Early spring has been a challenging period for many flower growers around the world, including for the Russian growers. March and April were tough months with lower demand, but from May onwards, the demand for flowers and in particular locally produced flowers started to increase. This is explained by Alexander Brjuhins of Bilat Handel who is representing Rosen Tantau and HilverdaFlorist in Russia, Ukraine and Belarus. Next week, when the FlowersExpo will be held (offline and online), some new roses of Rosen Tantau will be presented on the virtual platform.
Alexander Brjuhins and Klaus Wolf of Rosen Tantay at one of the previous editions of FlowersExpo Moscow.
Lower imports - higher demand for local product
In the midst of the pandemic, in March and April, demand was low and there was a lack of capacity in the planes resulting in high air freight costs. However, after the lockdown, the demand started to rise, but the imports were not. "The rates were and are still quite high - and this, combined with the Russian people who may have demanded for even more flowers as being a flower-loving nation, pushed the demand for locally produced flowers."
Another reason for the increased demand for the local products are the higher prices of the imported flowers. "As the transportation costs are higher, the prices are higher as well. In turn this enables the local growers to partly raise their prices too."
September first - Day of Knowledge
Yesterday, it was September 1st which means the Day of Knowledge in Russia. It marks the beginning of a new school year, celebrated by children giving flowers to their teachers. After relatively slow months - the first quarter of the year with Valentine's Day and Women's Day are the most important days for Russian growers - growers have been preparing for this further sales peak. "Also for this day, locally produced flowers were one of the main items bought."
The general tendency is that the Russian floral industry will grow in the future, explains Brjuhins. "There are several plans from existing growers to expand their hectares of production - additionally new players recognize the potential and come into the market. However, it is not an easy environment to make investment decisions, as the situation is still quite uncertain, worldwide."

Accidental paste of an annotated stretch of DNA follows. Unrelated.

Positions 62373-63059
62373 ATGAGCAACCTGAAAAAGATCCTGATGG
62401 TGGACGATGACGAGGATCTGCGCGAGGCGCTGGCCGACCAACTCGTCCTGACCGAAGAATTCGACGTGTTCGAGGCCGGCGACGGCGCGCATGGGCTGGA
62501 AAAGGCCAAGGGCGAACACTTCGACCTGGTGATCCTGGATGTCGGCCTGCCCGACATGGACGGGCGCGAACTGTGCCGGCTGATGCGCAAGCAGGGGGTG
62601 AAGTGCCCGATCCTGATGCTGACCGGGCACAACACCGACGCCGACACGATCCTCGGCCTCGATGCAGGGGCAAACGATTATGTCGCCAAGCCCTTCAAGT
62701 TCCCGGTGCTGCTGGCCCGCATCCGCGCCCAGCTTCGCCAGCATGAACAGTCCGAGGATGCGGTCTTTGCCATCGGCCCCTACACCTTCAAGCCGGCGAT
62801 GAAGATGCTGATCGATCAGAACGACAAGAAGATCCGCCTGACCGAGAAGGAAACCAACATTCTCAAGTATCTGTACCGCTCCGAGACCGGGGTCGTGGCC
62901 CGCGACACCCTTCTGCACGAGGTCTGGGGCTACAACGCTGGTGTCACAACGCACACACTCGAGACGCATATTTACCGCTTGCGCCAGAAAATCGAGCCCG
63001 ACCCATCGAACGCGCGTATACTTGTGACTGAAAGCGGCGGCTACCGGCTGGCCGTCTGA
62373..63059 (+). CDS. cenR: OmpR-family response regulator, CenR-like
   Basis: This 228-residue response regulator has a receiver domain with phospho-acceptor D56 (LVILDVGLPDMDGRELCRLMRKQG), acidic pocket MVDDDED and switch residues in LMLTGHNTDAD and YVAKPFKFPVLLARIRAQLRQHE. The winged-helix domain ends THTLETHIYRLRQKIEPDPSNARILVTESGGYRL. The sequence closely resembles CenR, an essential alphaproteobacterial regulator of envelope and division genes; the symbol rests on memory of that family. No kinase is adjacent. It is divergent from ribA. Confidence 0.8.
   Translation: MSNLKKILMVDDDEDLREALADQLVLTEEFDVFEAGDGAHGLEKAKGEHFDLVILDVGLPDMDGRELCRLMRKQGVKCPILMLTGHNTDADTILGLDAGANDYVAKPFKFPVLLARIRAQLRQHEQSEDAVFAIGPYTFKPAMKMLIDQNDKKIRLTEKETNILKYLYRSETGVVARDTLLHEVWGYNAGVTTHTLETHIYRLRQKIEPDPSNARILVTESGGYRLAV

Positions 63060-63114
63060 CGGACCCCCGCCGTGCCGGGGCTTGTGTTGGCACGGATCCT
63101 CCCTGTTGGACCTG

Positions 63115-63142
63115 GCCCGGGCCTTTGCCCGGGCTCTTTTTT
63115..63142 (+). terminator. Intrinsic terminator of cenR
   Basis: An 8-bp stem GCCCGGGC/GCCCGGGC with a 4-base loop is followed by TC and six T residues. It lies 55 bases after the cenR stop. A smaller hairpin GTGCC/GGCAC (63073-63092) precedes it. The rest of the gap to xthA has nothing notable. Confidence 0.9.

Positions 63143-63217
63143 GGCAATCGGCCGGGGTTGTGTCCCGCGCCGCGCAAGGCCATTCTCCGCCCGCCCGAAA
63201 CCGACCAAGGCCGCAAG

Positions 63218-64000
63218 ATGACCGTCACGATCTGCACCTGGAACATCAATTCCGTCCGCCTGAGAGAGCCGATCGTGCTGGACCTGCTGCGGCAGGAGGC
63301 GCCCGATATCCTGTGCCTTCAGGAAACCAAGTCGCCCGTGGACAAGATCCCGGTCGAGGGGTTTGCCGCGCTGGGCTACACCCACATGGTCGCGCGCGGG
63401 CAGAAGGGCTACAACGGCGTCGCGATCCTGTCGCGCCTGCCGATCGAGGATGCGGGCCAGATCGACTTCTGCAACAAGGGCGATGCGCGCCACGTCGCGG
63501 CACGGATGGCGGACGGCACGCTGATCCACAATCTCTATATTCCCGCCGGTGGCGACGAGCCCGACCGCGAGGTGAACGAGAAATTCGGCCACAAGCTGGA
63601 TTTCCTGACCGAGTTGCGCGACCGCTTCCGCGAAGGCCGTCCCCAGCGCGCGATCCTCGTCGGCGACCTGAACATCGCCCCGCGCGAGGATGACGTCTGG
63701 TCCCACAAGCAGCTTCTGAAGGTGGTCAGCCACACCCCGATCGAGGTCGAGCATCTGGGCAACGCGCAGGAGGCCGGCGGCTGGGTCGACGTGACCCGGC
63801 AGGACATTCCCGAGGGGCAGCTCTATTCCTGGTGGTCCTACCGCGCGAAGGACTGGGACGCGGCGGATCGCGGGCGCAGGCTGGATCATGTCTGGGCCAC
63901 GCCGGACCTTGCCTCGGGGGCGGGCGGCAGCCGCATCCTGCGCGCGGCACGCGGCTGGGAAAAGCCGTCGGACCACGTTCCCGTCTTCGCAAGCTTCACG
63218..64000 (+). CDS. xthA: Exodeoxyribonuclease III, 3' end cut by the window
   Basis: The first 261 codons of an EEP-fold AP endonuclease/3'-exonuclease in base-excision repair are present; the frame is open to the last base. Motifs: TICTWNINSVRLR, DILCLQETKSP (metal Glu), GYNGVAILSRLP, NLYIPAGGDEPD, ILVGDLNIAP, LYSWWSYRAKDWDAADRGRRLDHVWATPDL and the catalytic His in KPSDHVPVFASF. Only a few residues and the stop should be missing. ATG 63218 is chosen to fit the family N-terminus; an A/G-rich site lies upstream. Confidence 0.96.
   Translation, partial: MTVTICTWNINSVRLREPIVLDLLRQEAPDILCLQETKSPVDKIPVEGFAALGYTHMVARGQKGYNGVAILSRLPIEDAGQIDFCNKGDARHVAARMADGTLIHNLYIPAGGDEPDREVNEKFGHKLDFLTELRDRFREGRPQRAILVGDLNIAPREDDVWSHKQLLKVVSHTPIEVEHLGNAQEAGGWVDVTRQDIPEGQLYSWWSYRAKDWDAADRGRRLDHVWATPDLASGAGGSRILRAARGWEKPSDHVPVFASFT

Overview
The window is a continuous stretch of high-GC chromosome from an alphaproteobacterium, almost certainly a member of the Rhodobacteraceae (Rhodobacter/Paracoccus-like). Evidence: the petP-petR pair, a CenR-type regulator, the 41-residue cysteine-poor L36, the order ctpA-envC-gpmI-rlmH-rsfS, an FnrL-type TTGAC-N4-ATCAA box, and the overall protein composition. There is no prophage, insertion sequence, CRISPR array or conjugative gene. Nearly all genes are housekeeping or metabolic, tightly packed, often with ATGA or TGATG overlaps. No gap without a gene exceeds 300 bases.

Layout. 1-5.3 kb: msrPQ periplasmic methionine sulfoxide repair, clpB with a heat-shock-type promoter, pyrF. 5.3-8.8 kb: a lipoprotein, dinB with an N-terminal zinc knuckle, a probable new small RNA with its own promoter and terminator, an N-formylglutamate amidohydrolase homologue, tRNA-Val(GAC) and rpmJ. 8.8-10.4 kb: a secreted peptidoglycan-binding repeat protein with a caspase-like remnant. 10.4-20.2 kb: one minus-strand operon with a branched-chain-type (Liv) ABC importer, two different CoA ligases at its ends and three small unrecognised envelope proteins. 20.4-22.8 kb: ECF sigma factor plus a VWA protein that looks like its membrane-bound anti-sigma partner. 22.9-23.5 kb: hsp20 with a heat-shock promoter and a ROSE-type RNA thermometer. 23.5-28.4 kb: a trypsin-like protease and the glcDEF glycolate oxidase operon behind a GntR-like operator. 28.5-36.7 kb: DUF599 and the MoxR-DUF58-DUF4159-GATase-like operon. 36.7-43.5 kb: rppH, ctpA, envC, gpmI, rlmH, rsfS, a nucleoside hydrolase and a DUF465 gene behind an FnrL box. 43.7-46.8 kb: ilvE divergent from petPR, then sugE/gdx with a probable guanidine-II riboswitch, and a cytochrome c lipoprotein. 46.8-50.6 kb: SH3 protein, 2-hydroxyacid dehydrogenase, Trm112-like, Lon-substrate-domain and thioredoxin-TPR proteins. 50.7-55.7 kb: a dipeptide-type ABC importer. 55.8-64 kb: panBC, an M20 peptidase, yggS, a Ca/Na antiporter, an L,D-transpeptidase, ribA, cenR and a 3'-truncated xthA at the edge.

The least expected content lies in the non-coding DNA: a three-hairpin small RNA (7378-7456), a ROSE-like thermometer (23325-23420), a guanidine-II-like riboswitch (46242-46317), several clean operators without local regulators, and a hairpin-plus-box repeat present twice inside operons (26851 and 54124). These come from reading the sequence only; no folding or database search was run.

Next week, from September 8-10, the FlowersExpo Moscow will be held. This year, the exhibition will be held in an offline (in-person) and online format. Rosen Tantau will present several of their new varieties on the virtual platform. "Russian growers are always looking for something new and we have, for instance, some promising new red rose varieties to show."
Even though Brjuhins would have loved to participate in the in-person edition, he is still very pleased to participate in the virtual version.
"I really appreciate how the organizers established such a professional and easy to handle platform in such a relatively short time."
And living in a online world for several months, he said, it also brought them something positive. "Usually, we are one-third of the year in the plane, visiting our business partners all over the world. Now, as we are forced to do more in the digital way, we've learned to be even more efficient in several ways of communication and making steps forward with our partners."